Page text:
Respected Sister in Islam
RADIO INTERVIEW : SAFM LIVE
Our attention has been drawn to a recent radio interview in connection with Muslim
Personal Law at which you stated inter alia that :
"the bill supports unilateral and extra-judicial divorce on the
part of the husband, and that has no basis in the Quran, and thats one of the areas
that requires reform...that type of divorce has no basis in the Quran."
This statement is contrary to the fundamental principles contained in
the Holy Quran and the consensus of muslim jurists (IJMA) throughout the ages. The
meaning of all the verses relating to talaaq in the Holy Quran is that the right of talaaq
has been given to the husband only. The talaaq takes effect immediately upon pronouncement
by the husband himself, and is not dependent upon the decree or consent of a third party.
As an illustration only, take the following verse of the Holy Quran:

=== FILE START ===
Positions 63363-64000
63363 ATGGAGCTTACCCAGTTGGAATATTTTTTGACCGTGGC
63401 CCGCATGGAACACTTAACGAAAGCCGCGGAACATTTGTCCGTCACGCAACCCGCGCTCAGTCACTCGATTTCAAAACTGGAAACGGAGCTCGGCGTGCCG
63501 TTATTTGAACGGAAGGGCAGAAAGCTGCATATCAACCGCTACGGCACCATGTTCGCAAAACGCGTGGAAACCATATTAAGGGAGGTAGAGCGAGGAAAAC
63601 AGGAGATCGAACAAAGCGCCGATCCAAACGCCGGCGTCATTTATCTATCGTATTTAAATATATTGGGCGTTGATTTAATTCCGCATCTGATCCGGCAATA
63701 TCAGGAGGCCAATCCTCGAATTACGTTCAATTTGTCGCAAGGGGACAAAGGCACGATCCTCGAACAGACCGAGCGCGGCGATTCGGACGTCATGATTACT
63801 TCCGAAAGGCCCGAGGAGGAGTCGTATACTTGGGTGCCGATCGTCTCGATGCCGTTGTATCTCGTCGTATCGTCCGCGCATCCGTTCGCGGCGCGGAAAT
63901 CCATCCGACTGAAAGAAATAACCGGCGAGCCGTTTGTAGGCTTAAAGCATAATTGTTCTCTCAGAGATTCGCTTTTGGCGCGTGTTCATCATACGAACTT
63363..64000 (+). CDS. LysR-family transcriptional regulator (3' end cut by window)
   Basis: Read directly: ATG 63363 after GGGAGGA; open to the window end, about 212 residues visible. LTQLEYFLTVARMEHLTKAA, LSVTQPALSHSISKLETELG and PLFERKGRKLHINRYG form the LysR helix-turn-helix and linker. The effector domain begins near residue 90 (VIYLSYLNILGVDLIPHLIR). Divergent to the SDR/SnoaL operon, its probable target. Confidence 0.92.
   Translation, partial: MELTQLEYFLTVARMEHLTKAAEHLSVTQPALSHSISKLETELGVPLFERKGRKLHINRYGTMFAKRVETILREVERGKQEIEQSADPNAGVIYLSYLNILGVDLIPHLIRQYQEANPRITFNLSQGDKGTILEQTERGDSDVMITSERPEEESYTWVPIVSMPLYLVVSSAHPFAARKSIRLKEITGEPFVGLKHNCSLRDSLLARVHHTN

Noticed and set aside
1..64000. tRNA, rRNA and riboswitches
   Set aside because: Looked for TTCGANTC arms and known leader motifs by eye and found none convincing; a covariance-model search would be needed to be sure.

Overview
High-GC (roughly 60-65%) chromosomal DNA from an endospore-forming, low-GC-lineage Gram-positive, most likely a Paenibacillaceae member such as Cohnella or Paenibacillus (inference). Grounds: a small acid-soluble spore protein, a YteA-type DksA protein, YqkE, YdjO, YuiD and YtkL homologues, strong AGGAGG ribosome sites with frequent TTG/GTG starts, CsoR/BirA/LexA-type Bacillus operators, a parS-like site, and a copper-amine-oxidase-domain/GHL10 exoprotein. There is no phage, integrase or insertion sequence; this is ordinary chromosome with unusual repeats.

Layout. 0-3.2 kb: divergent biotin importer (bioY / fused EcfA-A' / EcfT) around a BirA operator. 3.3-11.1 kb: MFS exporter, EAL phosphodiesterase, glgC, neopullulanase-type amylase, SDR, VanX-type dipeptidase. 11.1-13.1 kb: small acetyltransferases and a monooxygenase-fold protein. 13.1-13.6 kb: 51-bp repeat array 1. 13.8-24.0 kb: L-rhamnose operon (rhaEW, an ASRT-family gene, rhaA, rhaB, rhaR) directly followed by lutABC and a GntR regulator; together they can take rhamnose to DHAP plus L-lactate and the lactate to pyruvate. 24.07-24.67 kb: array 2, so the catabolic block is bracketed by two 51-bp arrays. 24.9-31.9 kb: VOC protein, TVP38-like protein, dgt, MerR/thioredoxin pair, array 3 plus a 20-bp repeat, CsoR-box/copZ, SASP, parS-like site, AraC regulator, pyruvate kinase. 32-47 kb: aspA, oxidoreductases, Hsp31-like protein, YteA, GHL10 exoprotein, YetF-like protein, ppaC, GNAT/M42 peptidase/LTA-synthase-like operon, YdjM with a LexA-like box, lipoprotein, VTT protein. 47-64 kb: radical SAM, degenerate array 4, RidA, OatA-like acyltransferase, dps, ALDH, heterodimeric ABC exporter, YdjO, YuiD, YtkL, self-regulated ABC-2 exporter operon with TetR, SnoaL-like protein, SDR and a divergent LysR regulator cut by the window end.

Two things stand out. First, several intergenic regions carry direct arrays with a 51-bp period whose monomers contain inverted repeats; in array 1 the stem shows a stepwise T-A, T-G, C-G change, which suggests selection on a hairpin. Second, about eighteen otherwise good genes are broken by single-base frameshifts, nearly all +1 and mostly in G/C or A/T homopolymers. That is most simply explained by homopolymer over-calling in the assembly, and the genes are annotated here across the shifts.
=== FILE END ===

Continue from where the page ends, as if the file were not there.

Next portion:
- SURAH 33 VERSE 49
"O believers, if you marry believing women and then you (men)
divorce them before you have touched them ..."
In this verse, the right to pronounce divorce is given to the
husband, and the consequential effect of the divorce is also immediate the divorcee
is not required to calculate a waiting period and she is free to marry a third party of
- SURAH 65 VERSE 1
"When you (men) divorce women, divorce them at their prescribed periods and
calculate the period"
In this verse, the right of pronouncing divorce is clearly ascribed to the husband.
The instruction to divorce in a period of purity (by consensus) proves conclusively that
the unilateral pronouncement of the husband takes immediate effect, otherwise there was no
point in giving the instruction to him in the first place.
SURAH 2 VERSE 228
"And divorced women shall wait for three periods ... and their